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New Compromise TRACED Act Could Pass Congress This Month: Report

The full text of a compromise anti-robocall bill — the Pallone-Thune TRACED Act — has been released and while it offers a number of consumer protections, it does not go as far as what was proposed in the original House version of the legislation. The House of Representatives is set to vote on the compromise bill as soon as this week, according to a published report. The report says the bill could be passed by the Senate soon after and be sent to the President for his signature or veto before the end of the month.

A copy of the full text of the compromise bill can be accessed by clicking here.

Unlike the original version of Rep. Frank Pallone’s [D-N.J.] bill, the compromise bill does not include a definition of what constitutes an automated telephone dialing service, but does extend the statute of limitations for a potential violation to four years, from two currently.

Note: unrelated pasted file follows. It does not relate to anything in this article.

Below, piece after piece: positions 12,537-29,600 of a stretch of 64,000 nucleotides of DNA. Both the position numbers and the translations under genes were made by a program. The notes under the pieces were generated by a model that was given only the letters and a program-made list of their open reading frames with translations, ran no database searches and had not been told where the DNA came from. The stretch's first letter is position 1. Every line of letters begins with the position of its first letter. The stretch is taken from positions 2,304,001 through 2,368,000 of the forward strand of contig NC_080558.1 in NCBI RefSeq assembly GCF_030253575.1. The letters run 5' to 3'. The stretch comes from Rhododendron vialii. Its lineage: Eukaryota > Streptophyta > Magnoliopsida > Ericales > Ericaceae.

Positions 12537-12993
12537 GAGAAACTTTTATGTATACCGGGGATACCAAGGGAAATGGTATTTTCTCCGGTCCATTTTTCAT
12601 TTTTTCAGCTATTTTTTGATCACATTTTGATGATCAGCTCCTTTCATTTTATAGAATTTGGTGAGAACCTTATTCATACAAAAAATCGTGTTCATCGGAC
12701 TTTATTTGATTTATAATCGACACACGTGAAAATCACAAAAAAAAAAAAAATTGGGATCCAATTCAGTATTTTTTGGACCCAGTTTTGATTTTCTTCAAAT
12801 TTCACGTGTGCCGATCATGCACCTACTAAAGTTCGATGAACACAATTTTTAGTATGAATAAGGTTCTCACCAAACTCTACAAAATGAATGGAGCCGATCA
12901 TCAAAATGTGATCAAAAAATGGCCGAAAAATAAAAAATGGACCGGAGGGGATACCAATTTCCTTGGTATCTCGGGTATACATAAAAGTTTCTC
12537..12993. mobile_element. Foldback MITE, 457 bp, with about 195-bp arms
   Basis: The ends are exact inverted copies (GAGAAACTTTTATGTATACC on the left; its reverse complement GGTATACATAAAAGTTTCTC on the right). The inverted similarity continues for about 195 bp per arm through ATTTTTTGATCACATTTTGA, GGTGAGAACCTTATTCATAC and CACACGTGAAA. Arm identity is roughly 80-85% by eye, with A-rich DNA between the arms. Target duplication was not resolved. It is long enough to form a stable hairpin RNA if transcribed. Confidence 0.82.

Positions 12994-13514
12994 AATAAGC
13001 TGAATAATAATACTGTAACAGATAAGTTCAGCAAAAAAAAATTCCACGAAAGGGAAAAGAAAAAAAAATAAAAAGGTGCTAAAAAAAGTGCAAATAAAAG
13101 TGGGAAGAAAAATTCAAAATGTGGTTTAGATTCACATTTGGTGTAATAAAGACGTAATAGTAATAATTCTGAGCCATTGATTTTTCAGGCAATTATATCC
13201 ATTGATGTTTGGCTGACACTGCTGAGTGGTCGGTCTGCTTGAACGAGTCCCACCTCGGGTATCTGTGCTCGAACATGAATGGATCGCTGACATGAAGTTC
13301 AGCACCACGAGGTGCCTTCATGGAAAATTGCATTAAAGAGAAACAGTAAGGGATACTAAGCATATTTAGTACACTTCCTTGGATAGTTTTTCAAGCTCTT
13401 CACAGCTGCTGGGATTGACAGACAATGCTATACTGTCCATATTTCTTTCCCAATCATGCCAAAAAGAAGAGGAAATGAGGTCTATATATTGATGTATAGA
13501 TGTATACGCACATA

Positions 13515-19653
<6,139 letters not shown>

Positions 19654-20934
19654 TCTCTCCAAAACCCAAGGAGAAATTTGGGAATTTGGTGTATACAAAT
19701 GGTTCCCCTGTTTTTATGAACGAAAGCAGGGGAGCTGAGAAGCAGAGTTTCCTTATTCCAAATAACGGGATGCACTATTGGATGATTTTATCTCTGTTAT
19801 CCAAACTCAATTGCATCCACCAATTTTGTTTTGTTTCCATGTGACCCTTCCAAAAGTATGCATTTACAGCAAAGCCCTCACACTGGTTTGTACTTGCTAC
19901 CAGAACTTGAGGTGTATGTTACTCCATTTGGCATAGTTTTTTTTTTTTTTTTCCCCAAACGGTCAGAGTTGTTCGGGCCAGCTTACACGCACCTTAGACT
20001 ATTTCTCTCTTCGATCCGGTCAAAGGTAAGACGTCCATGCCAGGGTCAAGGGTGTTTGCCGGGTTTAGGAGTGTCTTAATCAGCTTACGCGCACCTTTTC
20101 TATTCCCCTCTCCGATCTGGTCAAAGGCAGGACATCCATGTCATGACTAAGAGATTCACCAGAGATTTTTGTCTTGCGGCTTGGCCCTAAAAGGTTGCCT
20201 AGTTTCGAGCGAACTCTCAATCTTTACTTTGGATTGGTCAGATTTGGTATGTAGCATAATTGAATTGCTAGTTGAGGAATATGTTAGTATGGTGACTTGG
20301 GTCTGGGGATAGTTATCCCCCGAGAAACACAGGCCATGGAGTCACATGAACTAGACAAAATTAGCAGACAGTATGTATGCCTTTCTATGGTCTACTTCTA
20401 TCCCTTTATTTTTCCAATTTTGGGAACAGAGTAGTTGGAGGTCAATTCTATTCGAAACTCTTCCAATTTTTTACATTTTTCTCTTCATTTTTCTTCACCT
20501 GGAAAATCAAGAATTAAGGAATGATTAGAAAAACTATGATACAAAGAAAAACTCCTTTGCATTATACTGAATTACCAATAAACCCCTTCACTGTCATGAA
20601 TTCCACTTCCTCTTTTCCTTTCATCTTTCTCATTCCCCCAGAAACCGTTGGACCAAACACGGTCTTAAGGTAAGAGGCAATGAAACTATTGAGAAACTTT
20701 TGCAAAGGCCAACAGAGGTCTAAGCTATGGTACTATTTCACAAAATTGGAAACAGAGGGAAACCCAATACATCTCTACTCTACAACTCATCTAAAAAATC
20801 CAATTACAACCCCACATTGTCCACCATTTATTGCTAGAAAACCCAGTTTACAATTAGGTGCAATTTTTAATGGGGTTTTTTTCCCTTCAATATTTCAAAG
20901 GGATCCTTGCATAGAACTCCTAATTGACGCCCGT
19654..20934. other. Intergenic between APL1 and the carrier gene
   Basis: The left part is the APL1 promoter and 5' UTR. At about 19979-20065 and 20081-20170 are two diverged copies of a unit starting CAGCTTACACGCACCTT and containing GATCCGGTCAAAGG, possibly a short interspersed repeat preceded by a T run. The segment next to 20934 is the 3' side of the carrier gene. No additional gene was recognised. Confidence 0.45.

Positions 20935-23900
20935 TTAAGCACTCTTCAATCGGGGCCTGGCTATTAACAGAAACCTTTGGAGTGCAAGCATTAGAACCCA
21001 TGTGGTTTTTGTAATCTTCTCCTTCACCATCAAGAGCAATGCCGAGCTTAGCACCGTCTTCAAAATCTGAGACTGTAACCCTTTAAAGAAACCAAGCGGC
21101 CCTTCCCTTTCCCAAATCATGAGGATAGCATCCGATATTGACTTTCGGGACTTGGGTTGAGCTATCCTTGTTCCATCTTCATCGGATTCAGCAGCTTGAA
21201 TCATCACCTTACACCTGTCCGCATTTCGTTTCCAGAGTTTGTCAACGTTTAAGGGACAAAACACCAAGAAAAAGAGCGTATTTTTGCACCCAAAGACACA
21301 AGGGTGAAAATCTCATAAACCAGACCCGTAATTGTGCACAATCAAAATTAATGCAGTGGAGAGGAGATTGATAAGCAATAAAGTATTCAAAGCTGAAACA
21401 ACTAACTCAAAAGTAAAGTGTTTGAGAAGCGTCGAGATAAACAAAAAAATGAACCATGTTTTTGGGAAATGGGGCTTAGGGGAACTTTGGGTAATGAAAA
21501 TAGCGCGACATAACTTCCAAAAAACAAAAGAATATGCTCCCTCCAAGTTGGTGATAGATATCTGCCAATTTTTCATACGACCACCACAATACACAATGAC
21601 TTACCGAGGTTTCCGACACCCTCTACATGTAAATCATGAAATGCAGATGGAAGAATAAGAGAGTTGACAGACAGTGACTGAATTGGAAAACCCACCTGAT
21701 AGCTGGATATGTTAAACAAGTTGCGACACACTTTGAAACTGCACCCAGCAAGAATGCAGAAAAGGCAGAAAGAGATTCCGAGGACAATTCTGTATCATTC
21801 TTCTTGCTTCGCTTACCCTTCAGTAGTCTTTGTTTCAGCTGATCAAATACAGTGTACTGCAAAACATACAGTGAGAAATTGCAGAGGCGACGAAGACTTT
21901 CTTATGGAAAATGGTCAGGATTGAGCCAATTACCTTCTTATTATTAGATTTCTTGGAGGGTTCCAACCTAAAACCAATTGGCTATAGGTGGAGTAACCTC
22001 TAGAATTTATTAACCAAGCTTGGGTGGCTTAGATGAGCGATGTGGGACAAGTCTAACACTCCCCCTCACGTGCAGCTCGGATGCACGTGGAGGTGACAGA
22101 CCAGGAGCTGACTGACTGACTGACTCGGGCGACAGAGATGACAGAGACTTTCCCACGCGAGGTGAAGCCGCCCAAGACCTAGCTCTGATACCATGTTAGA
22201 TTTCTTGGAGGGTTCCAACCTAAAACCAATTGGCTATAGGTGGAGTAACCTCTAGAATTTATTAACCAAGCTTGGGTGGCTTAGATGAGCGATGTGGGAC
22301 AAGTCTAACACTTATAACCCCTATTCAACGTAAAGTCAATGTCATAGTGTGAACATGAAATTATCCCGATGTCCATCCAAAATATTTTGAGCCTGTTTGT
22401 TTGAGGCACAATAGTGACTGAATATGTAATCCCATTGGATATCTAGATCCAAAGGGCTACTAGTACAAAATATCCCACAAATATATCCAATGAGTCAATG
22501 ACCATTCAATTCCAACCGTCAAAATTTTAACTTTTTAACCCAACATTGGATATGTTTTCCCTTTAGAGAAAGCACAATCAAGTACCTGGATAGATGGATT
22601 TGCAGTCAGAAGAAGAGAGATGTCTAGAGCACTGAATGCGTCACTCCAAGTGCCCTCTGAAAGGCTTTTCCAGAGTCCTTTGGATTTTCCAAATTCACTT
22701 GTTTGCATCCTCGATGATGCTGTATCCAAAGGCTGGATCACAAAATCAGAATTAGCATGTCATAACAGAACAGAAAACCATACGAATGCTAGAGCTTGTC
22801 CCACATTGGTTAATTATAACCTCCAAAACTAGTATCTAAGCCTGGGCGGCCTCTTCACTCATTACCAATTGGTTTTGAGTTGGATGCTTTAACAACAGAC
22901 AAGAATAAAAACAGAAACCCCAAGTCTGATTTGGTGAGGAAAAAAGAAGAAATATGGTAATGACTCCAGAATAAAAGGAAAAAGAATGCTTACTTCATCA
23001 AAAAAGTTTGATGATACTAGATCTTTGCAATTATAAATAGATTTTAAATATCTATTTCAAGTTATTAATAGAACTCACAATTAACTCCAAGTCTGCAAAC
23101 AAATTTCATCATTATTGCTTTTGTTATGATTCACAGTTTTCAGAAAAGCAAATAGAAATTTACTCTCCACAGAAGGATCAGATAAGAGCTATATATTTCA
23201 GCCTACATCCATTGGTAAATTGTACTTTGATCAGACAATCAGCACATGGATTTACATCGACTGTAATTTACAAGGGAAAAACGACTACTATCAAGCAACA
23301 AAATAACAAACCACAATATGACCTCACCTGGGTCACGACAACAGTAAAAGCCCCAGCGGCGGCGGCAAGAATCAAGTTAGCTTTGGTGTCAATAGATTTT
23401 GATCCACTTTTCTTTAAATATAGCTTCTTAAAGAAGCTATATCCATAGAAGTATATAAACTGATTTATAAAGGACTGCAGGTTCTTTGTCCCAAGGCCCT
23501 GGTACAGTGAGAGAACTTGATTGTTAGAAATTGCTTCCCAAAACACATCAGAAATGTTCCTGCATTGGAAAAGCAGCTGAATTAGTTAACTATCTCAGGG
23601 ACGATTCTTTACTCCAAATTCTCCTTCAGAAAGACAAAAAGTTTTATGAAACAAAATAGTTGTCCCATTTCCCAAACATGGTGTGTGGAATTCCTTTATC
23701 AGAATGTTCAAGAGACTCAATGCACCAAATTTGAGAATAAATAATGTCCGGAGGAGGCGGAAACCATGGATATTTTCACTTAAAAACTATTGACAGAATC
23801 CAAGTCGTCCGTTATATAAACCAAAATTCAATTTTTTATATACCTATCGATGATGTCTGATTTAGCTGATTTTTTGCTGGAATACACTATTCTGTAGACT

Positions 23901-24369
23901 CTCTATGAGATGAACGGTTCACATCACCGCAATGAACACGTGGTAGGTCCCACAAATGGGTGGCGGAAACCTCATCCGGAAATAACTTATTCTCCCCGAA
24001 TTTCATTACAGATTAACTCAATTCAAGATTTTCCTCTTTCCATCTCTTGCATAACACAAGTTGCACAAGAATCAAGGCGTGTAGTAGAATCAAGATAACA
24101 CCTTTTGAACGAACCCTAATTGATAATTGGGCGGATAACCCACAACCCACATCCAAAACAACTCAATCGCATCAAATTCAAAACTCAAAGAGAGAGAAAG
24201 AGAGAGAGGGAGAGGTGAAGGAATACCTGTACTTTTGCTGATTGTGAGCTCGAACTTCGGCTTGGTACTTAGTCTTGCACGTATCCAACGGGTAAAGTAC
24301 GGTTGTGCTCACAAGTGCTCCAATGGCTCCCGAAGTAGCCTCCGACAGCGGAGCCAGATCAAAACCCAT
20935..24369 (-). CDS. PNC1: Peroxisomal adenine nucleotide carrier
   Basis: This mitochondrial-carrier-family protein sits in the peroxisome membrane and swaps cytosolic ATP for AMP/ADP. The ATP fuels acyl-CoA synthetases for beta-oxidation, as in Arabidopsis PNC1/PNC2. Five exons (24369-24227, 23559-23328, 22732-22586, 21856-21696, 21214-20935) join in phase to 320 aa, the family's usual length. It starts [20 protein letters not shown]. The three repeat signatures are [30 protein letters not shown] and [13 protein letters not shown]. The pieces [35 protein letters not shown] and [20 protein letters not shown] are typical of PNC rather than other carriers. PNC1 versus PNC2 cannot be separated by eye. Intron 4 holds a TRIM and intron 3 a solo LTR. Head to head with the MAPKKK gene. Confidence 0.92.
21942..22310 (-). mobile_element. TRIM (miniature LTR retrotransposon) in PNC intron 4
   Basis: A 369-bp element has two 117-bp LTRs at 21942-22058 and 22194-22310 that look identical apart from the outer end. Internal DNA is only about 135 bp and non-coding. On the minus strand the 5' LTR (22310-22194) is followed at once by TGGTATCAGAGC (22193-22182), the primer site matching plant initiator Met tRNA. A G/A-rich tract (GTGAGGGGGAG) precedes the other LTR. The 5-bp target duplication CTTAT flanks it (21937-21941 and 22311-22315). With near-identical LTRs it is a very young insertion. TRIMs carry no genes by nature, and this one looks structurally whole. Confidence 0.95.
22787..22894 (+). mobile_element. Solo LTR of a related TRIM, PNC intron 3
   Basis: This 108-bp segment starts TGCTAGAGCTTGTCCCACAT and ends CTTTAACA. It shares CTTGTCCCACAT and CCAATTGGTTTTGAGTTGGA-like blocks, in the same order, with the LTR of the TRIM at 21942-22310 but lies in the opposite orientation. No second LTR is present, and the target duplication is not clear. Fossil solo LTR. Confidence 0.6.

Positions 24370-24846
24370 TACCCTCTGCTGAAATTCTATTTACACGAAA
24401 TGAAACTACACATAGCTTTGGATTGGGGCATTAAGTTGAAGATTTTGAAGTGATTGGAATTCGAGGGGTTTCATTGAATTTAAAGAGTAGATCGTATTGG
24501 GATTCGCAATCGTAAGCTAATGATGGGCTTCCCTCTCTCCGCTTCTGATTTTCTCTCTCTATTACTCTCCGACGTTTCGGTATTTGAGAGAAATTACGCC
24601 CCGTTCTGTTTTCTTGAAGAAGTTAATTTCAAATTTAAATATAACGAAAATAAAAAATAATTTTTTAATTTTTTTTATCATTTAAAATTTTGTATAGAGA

The bill would also give the Federal Communications Commission the power to assess larger fines on individuals or companies deemed to have violated the law, require implementation of the STIR/SHAKEN call authentication protocols at no additional charge to consumers, and create an inter-agency working group to study whether additional penalties are needed to stop robocalls.

The compromise bill is named after Rep. Pallone, the chairman of the House Energy and Commerce Committee, and Sen. John Thune [R-S.D.], chairman of the Senate Commerce Committee’s Subcommittee on Communications, Technology, Innovation, and the Internet, who each had authored bills aimed at improving consumer protections and stiffening penalties against robocalls. Rep. Pallone had been pushing the Stopping Bad Robocalls Act, which passed the House back in May. Sen. Thune’s bill was the TRACED Act, also passed overwhelmingly in May.

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